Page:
Celebration Spotlight

NATIONAL IEP WRITING DAY | First Monday in April

NATIONAL IEP WRITING DAY | First Monday in April
NATIONAL IEP WRITING DAY | First Monday in April

NATIONAL IEP WRITING DAY | First Monday in April

The first Monday in April is National IEP Writing Day to honor all special education teachers and team members who write Individualized Education Programs (IEPs) for students with disabilities.

#IEPWritingDay

On National IEP Writing Day, let’s pay it forward by thanking the team of professionals that write and implement IEPs that lead to the success of every student they work with on a daily basis.

What is an IEP? An IEP, or Individualized Education Program, is a compilation of legal documents that are the layout of special education instruction and services needed for student with disabilities to thrive while in school, at home, and in the community.

Writing an IEP is an under-appreciated job requirement special education teachers and teams provide each year. Statistically, almost 65% of teachers don’t like writing IEPs, and an additional 80% dislike writing Present Levels and the  Goals/Objectives of an IEP. The amount of paperwork that needs to be submitted per student is extremely time consuming.

IEP Season

Special education teachers and their teams go to great lengths writing and providing IEPs. In fact, no two IEPs are alike because no two students are alike. The professionals that create these IEPs and implement them are managers of legal documents, medical documents, and educational documents. According to school districts across the country, the average time it takes to write an IEP is between 1 to 2.5 hours per student. However, special education teachers and teams say they actually spend nearly 4 hours writing one IEP. Can you imagine the time it takes to write an IEP for nearly 50 students?

On average, a special education teacher will write 16 IEPs in one school year. For some, it can be over 100 in a school year. In the Spring many schools have what they call an “IEP Season.” Even though most school districts have teachers writing IEPs year-round, the IEP season is 4-6 weeks in length. During this time teachers will write all IEPs in this short time frame, plus hold IEP meetings with teams and families.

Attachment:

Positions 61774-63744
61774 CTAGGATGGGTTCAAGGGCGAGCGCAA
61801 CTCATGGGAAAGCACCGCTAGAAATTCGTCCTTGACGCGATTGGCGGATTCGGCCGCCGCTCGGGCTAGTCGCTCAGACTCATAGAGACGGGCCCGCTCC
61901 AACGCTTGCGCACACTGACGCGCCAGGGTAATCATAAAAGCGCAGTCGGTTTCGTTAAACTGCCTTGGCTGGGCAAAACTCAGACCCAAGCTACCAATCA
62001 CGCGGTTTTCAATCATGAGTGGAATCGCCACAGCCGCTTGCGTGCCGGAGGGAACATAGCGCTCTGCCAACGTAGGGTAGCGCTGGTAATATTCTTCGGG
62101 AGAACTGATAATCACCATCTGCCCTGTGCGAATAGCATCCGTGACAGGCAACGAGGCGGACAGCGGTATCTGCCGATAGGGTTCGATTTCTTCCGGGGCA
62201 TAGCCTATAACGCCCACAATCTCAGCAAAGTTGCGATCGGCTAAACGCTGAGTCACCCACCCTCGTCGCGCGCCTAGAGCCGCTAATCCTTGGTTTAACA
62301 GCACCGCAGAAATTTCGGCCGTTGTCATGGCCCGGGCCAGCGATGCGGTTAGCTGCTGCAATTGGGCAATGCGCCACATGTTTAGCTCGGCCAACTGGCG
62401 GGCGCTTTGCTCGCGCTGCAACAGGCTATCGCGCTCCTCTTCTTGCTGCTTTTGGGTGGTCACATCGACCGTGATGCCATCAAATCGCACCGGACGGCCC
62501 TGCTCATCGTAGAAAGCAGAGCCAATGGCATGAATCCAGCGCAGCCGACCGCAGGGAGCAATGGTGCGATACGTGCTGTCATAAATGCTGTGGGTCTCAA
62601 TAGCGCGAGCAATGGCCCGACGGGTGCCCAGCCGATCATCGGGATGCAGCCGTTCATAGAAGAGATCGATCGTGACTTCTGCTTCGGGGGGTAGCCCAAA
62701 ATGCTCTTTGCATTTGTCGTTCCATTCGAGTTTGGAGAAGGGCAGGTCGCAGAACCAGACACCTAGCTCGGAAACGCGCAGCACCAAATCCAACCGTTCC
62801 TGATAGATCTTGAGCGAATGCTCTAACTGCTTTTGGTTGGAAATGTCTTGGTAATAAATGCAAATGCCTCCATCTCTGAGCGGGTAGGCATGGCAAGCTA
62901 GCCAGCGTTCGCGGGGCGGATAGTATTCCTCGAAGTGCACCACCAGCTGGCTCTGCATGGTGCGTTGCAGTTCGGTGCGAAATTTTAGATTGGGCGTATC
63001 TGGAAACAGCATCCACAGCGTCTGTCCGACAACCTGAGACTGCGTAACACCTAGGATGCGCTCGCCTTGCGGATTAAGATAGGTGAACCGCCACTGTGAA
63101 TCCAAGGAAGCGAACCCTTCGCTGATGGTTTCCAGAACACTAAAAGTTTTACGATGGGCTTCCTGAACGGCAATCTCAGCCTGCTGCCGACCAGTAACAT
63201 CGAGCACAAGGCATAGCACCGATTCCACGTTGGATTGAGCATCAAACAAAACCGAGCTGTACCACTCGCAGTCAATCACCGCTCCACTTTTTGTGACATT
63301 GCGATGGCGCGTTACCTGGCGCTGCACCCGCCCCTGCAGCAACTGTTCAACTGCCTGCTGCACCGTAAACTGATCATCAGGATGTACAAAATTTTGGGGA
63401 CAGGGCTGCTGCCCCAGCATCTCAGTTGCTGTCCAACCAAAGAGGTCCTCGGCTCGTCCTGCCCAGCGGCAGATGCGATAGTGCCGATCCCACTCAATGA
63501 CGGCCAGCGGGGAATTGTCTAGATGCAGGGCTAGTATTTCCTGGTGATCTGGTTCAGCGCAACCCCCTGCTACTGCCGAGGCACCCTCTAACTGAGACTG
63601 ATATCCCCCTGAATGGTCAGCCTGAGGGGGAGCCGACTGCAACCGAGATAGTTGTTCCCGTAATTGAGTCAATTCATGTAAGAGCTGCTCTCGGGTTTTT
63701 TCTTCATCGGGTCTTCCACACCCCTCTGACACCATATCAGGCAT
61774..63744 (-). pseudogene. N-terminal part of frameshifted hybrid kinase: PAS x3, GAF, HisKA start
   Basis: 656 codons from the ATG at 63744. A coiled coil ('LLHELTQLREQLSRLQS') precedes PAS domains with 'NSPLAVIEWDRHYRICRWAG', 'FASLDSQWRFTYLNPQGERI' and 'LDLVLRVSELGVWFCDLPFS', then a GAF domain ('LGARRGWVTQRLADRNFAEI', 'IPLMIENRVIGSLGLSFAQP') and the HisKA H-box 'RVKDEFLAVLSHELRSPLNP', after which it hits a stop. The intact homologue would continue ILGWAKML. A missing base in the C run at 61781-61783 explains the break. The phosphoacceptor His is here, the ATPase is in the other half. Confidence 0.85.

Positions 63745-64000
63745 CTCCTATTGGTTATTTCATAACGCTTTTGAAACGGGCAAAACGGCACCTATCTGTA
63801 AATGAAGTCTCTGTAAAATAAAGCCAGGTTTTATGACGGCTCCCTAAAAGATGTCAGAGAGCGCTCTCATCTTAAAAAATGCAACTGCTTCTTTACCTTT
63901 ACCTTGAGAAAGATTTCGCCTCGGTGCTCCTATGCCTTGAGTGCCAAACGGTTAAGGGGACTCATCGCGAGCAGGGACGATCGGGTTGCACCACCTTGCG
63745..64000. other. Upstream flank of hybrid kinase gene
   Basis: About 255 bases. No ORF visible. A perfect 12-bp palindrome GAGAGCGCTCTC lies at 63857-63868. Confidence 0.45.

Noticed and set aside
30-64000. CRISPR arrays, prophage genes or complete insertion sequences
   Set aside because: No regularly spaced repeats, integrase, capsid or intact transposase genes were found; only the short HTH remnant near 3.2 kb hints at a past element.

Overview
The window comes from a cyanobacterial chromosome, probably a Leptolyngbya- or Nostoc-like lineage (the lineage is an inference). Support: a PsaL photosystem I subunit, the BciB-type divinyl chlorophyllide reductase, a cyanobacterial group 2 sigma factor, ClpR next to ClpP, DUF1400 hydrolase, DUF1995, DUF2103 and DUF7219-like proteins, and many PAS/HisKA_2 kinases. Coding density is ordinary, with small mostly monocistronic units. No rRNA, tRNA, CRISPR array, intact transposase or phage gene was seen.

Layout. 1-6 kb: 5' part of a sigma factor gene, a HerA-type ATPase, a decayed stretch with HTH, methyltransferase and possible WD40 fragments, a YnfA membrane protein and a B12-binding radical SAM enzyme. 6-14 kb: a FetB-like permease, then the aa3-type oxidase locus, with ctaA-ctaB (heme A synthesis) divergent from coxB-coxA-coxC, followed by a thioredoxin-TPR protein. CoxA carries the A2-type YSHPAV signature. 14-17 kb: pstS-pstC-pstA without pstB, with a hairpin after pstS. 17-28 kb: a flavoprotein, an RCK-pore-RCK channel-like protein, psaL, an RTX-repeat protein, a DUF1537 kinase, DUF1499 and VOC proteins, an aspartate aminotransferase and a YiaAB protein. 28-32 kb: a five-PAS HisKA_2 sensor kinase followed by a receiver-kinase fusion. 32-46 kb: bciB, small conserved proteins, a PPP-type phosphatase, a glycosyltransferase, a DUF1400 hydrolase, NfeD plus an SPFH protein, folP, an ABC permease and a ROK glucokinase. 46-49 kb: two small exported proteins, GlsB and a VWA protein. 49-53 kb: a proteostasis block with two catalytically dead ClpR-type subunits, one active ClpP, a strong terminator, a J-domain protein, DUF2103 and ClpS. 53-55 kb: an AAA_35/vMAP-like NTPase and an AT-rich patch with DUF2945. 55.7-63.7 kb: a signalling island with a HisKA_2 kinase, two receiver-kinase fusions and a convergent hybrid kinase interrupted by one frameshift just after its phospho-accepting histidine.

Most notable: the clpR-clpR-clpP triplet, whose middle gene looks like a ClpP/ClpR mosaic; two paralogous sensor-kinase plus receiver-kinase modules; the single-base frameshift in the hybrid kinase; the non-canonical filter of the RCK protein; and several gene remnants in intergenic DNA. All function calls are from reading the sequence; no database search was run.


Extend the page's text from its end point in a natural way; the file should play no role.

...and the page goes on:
SPECIAL EDUCATION CELEBRATIONS

  • Write quick note or email to your fellow IEP team members thanking them for helping.
  • Praise your special education students for being a part of your teaching life. 
  • Send in a little treat, a handwritten card, gift card, or flowers to show appreciation to your child’s special education teacher and the rest of the IEP team.
  • Visit The Intentional IEP website and watch videos on the best practices for IEP writing.
  • Use #iepwritingday and #NationalIEPWritingDay to share yourself writing an IEP for a student without giving away confidential information. 
  • Give a public shoutout to the special education teachers and their teams at your school and share on social media using #makingpositivewaves.

BEHIND NATIONAL IEP WRITING DAY

National Day Calendar and The Intentional IEP collaborated to form National IEP Writing Day in 2022. Each year during the first Monday in April, we will celebrate special education teachers and their teams for making positive waves in the lives of students.

The Intentional IEP is a website that helps special education teachers write IEPs more effectively and efficiently. Unsurprisingly, The Intentional IEP celebrates special education teachers and all IEP team members by working together to complete IEPs more collaboratively as a team. This collaboration helps to further facilitate the positive waves in education. The organization offers both free training using blog posts and videos. In addition, they offer paid services that includes video training, a searchable IEP goal bank, and an IEP writing course for teachers.

Individuals with Disabilities Education Act

On November 29, 1975, the federal Individuals with Disabilities Education Act (IDEA) was signed into law giving disabled students access to services through an IEP. The intent was to help them access the same curriculum as their same-aged, neurotypical peers.

The IDEA law states public schools must write IEPs for each student with disabilities who qualify for special education services. These IEPs are intended to help students and families:

  • Access the same-aged general education curriculum as their classmates.
  • Provide individualized and specific accommodations based on the student’s needs.
  • Allow special education teachers and teams to modify, adapt and make support changes based on individual IEP details.